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Entering Data in SPSS Statistics

SPSS Statistics

Entering Variables

If you do not have repeated measures, SPSS Statistics treats each column as a separate variable. Thus, each variable goes in a separate column. For example, if we had measured the height and weight of a group of individuals, the data in SPSS Statistics would look like the following:

Published with written permission from SPSS Statistics, IBM Corporation.

The

Subject

column has been added so that it is clear that each individual is placed on a separate row. However, SPSS Statistics does not need you to enter this column, and it is mostly for you to be able to better visualize your data. So, even if we ignored the

Subject

column, we can see that one individual was 1.55 m tall and weighed 56 kg, looking at the

Height

and

Weight

columns, respectively. How to label variable columns is in our

Working with Variables

guide. To add more variables, simply add more columns - one column per variable. The only variation to this is discussed

later

in this guide when we have to enter repeated measures.

SPSS Statistics

Defining Separate Groups

HOW TO ENTER SURVEY DATA FROM RESEARCH TOOL/QUESTIONNAIRE INTO MS EXCEL I CHI-SQUARE IN SPSS I: https://t.co/FG0KeFE4YQ via @YouTube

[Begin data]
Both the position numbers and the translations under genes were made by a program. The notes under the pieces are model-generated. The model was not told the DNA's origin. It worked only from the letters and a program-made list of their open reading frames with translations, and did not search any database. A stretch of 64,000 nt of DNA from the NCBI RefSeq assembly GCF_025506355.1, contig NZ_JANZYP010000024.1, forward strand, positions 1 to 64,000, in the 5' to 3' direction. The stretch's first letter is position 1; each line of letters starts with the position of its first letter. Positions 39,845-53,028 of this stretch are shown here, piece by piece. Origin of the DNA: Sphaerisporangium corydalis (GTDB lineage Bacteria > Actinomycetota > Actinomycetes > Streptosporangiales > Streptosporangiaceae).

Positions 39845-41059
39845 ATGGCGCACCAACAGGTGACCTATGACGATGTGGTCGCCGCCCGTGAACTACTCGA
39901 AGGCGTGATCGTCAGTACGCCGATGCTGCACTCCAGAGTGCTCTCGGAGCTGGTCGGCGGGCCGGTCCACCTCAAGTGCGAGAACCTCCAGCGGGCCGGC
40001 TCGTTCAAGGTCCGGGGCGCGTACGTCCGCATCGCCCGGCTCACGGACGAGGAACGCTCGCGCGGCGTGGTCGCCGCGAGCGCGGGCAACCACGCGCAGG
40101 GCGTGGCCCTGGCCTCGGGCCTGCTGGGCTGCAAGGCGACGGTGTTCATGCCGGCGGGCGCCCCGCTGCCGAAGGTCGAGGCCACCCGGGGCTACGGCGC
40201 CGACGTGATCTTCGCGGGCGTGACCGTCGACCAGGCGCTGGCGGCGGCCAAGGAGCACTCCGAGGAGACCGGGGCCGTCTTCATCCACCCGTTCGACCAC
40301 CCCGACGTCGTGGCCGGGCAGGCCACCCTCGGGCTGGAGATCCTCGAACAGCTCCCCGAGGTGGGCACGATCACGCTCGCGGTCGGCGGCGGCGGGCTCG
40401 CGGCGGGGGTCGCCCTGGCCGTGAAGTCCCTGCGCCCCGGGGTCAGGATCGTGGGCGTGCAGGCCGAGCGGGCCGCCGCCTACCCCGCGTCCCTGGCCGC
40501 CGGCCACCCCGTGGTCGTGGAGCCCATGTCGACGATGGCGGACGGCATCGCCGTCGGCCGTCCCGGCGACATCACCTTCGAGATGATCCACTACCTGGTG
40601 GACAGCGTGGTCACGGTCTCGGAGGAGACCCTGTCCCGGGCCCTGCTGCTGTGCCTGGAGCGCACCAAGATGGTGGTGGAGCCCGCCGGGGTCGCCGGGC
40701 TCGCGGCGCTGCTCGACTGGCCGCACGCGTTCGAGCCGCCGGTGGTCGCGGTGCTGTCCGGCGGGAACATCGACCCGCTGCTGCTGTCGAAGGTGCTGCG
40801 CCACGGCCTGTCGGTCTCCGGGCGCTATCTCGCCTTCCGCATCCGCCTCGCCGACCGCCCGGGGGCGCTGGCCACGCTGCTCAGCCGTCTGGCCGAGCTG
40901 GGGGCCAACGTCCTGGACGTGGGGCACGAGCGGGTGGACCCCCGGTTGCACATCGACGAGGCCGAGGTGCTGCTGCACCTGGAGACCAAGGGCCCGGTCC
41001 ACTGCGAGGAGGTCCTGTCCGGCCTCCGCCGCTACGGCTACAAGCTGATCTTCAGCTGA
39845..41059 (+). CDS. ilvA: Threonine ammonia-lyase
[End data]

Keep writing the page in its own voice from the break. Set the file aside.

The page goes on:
— INFOKREEK Fri Jun 08 17:27:09 +0000 2018

Separate groups are more commonly called between-subjects factors or independent groups. They are groups where the individuals in each group are unique (i.e., no person is in more than one group). In this sense, you could call the groups "mutually-exclusive". A common example is

when differentiating between gender. You want to label some of your individuals as female and others as male. To identify which subjects were males and which were females, you need to create a "grouping variable" in SPSS Statistics. This is a separate column that includes information on which group a subject belongs to. We do this by labelling our groups numerically. For example, we label "males" as "1

" and "females" as "

2

". By using the

value

attribute we can label these numbers as representing males and females, respectively. An example is shown below:

Published with written permission from SPSS Statistics, IBM Corporation.

Looking at the columns on the left we can see that we have created a "grouping variable" called "Gender" that has two categories: "

1

" and "

2

". Because we labelled the numbers using the value attribute we can use the Value Label Button to switch to the text version of the "grouping variable" categories. In this example, we can see that "1" and "2" are replaced by "

Male

" and "

Female

", respectively. How to do this is explained in our guide on

Working with Variables

. You do not need to add text labels SPSS Statistics will work fine without them but it can provide extra clarity when analysing your data (especially as text labels are often used in the output instead of the numbers this helps greatly). We can see in this example that the first three subjects were males and the last four subjects were females. What if you have more than two categories of your "grouping variable"? Simple, just add more numbers with, we recommend, corresponding text labels.